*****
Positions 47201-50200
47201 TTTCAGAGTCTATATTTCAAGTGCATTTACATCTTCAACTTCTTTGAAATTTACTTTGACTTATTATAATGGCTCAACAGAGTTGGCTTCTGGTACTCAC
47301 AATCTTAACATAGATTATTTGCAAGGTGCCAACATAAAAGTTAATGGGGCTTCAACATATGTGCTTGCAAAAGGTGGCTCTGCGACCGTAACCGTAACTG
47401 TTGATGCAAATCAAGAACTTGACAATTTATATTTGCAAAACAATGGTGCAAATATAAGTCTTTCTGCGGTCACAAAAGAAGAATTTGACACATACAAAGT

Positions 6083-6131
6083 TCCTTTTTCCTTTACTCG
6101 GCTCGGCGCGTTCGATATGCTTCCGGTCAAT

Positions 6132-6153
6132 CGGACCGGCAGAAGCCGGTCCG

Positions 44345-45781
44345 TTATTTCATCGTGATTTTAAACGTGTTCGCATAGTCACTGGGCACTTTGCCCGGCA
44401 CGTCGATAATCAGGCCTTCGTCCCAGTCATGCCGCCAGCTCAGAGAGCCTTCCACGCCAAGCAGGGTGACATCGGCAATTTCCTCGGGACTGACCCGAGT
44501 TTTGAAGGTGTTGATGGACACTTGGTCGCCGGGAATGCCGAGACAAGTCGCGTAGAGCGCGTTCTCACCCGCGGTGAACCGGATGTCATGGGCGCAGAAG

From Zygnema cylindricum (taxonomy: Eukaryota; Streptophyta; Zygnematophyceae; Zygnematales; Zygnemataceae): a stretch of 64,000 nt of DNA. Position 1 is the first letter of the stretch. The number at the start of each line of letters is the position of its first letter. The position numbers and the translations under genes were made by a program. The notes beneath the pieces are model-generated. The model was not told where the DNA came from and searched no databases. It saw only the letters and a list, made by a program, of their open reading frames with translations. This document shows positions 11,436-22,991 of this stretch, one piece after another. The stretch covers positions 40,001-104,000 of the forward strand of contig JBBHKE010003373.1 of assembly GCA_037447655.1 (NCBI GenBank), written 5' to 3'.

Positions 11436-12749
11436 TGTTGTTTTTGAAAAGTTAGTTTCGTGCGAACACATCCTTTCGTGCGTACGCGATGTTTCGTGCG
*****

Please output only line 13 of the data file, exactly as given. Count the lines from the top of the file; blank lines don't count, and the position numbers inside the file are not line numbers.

44501 TTTGAAGGTGTTGATGGACACTTGGTCGCCGGGAATGCCGAGACAAGTCGCGTAGAGCGCGTTCTCACCCGCGGTGAACCGGATGTCATGGGCGCAGAAG